combination of a β2-agonist, an anticholinergic, and/or theophylline may produce
additional improvements in lung function and health status. Combinations of a LABA and
a long-acting anticholinergic have shown a significant improvement in dyspnea and health
status, as well as an increase in lung function compared with that shown by monotherapy;
however, the prevention of exacerbation of COPD is still limited.

2) Corticosteroids
 Inhaled corticosteroids
Regular treatment with ICSs improves symptoms, lung function, and quality of life, and
reduces the frequency of exacerbations in patients with COPD having an FEV1 <60%
predicted. Withdrawal from treatment with ICSs may lead to exacerbations in some
patients. However, regular treatment with ICSs does not modify the long-term decline of
FEV1 or mortality in patients with COPD.

 Combination of ICSs and long-acting bronchodilators

An ICS combined with a LABA is more effective than the individual components in
improving lung function and health status and reducing exacerbations in patients with
moderate to very severe COPD. However, a large, prospective clinical trial failed to
demonstrate a statistically significant effect of combination therapy on mortality.
Moreover, combination therapy is associated with an increased risk of pneumonia. The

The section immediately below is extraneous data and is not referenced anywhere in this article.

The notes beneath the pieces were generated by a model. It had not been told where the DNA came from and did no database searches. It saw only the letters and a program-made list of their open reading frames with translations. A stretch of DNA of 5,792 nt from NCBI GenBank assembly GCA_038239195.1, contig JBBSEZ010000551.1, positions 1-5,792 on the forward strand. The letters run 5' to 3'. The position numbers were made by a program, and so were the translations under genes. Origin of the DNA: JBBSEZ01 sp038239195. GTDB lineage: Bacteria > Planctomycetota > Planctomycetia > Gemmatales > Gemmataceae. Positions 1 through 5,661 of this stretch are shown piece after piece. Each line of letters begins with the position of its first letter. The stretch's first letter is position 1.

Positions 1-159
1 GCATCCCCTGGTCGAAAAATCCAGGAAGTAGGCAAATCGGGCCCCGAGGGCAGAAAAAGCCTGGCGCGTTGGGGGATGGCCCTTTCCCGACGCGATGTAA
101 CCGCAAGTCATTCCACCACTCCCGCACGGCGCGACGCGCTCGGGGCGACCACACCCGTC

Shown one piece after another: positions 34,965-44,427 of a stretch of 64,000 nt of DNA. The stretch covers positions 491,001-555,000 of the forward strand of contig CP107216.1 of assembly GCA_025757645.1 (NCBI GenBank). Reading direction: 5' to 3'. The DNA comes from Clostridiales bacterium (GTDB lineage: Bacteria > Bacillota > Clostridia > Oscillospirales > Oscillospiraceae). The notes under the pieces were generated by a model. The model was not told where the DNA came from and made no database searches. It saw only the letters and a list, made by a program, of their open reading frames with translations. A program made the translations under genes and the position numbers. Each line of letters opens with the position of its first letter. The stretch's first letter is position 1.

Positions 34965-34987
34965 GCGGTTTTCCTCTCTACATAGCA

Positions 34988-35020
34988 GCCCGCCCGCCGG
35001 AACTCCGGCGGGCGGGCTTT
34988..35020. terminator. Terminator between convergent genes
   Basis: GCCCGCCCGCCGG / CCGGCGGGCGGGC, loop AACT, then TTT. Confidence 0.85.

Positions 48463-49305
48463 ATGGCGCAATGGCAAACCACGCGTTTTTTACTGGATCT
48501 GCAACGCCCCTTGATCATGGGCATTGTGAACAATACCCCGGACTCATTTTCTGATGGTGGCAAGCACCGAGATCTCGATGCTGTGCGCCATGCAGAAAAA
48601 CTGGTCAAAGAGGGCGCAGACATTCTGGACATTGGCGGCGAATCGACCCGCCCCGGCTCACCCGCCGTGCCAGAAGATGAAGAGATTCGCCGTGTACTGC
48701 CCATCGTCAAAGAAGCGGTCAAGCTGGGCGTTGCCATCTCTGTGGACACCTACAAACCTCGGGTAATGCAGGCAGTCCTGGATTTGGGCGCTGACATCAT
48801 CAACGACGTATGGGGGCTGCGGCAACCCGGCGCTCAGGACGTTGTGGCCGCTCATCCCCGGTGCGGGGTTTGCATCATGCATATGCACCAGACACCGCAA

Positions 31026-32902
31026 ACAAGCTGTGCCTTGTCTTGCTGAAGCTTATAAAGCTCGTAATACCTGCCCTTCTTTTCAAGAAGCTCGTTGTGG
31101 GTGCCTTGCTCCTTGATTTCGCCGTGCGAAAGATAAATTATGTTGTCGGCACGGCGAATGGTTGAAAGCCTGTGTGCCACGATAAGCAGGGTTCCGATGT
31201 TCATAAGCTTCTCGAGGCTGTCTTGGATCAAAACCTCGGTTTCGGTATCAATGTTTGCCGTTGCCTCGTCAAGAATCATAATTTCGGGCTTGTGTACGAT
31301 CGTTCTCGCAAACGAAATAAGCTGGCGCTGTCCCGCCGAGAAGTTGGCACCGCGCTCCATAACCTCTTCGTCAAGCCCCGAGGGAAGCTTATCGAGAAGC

addition of a LABA/ICS combination to tiotropium improves lung function and quality of
life, and may further reduce exacerbations. Nevertheless, more studies on triple therapy
are needed.

3) Phosphodiesterase-4 inhibitors
Roflumilast is recommended for patients with COPD with severe airflow limitation, symptoms
of chronic bronchitis, and a history of exacerbations, in whom the disease is not adequately
controlled by long-acting bronchodilators. The most frequent adverse effects are nausea, reduced
appetite, weight loss, abdominal pain, diarrhea, sleep disturbances, and headache.
4) α1-Antitrypsin Replacement Therapy
Indirect evidence of AAT activity in the interstitium of the lung has been demonstrated by
measuring concentrations of the enzyme in epithelial lining fluid obtained during
bronchoalveolar lavage. Augmentation therapy consists of weekly infusions of pooled
human AAT to maintain AAT plasma levels over 10 µmol/L.

The recommended dosing regimen for replacement AAT is 60 mg/kg administered IV once
a week at a rate of 0.08 mL/kg/min, adjusted to patient tolerance.

Major adverse effects include headache, dizziness, nausea, dyspnea, and fever.

5) Other pharmacologic treatments

 Vaccination
Influenza vaccination and pneumococcal vaccination are recommended for patients with

 Antibiotics
Although studies have shown some effects of antibiotics on exacerbation rate, the role of
this treatment is unclear. Prophylactic antibiotic treatment is not recommended because
of an unfavorable balance between the benefits and side effects.

The impression of COPD as a disease with a bleak outlook and minimal benefit
from treatments, is no longer appropriate. Major advances in drug therapy and a
recognition of the importance of non-drug interventions have dramatically
improved the patients’ quality of life, symptom severity and exacerbation
frequency. Approaching patients with an understanding of the multiple impacts
of the disease, assessing and managing comorbidities, and tailoring treatment
while assisting them in optimal use of their inhalers is likely to deliver
sustained benefits in well-being and disease control.